Craig Venter update:
Nice summary of Venter's latest work by Steve Jurvetson
. "Craig Venter set sail around the world to shotgun sequence the millions of viruses and bacteria in every spoonful of sea water. From the first five ocean samples, this team grew the number of known genes on the planet by 10x and the number of genes involved in solar energy conversion by 100x. The ocean microorganisms have evolved over a longer period of time and have pathways that are more efficient than photosynthesis.
Another discovery: every 200 miles across the open ocean, the microbial genes are up to 85% different. The oceans are not homogenous masses. They consist of myriad uncharted regions of ecological diversity… and the world’s largest digital database.
From the collection of digital genomes, we are learning to decode and reprogram the information systems of biology. Like computer hackers, we can leverage a prior library of evolved code, assemblers and subsystems. Many of the radical applications lie outside of medicine.
At the Venter Institute, Craig Venter and Hamilton Smith are leading the Minimal Genome Project. They take the Mycoplasma genitalium from the human urogenital tract, and strip out 200 unnecessary genes, thereby creating the simplest synthetic organism that can self-replicate (at about 300 genes). They plan to layer new functionality on to this artificial genome – to make a solar cell or to generate hydrogen from water using the sun’s energy for photonic hydrolysis – by splicing cassettes of novel genes discovered in the oceans for energy conversion from sunlight. ..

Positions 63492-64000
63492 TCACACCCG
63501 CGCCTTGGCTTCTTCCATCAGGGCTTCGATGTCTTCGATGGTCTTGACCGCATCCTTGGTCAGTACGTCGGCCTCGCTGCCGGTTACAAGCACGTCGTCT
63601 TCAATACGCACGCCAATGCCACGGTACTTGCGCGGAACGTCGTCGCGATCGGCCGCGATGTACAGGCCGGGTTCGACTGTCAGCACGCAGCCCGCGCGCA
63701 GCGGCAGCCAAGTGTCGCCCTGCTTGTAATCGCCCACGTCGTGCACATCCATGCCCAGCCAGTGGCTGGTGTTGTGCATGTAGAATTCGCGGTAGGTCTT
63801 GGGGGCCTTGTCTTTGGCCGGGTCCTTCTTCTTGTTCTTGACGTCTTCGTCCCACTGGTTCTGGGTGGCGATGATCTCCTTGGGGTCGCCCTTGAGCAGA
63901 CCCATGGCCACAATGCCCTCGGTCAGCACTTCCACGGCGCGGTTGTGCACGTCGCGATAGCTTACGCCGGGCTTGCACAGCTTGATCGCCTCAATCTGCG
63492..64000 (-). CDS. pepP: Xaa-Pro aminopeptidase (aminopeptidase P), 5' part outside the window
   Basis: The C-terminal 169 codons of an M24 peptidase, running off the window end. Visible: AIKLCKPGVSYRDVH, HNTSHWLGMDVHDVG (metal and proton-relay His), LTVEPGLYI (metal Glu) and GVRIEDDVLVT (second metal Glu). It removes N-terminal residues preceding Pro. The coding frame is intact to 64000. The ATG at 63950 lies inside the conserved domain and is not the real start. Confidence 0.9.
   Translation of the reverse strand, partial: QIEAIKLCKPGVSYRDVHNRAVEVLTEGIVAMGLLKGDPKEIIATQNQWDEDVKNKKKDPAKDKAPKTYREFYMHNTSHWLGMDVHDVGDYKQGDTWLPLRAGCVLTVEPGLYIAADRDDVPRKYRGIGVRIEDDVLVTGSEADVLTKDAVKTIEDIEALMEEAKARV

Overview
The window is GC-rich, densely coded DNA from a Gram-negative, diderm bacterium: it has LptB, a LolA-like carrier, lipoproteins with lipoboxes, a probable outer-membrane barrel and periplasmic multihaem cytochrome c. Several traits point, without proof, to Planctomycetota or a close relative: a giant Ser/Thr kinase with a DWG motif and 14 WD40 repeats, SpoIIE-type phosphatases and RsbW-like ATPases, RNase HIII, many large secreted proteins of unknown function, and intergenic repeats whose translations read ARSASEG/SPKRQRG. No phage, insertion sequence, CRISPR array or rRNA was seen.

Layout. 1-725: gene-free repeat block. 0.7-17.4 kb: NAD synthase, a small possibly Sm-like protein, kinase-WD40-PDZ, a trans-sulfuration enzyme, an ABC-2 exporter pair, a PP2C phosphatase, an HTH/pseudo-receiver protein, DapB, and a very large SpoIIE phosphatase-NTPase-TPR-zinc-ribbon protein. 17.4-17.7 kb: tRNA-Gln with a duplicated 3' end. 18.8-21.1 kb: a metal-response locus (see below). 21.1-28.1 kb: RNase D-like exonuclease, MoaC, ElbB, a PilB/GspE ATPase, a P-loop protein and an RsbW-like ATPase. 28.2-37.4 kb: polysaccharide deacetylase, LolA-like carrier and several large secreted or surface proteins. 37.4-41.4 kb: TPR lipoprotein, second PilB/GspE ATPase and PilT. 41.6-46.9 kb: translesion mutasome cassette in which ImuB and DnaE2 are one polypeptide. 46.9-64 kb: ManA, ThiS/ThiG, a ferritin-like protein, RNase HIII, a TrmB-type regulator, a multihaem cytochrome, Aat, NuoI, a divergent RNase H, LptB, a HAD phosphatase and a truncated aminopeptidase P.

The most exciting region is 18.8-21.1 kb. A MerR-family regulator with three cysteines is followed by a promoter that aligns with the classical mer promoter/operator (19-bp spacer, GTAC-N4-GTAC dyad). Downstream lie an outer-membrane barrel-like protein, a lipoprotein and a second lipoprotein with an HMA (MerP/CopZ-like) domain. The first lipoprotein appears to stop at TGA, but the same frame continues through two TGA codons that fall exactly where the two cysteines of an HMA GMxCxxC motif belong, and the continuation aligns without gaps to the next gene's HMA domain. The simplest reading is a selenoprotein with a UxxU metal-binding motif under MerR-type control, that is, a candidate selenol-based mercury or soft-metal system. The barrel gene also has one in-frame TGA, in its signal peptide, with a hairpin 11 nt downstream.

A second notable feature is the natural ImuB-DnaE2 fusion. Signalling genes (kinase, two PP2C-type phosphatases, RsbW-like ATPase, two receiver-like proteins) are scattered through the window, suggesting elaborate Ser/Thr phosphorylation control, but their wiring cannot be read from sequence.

The limiting factor is our understanding of these complex systems, but our pace of learning has been compounding exponentially. We will learn more about genetics and the origins of disease in the next 10 years than we have in all of human history. " Also see Venter's latest company, Synthetic Genomics
. 7:47:25 PM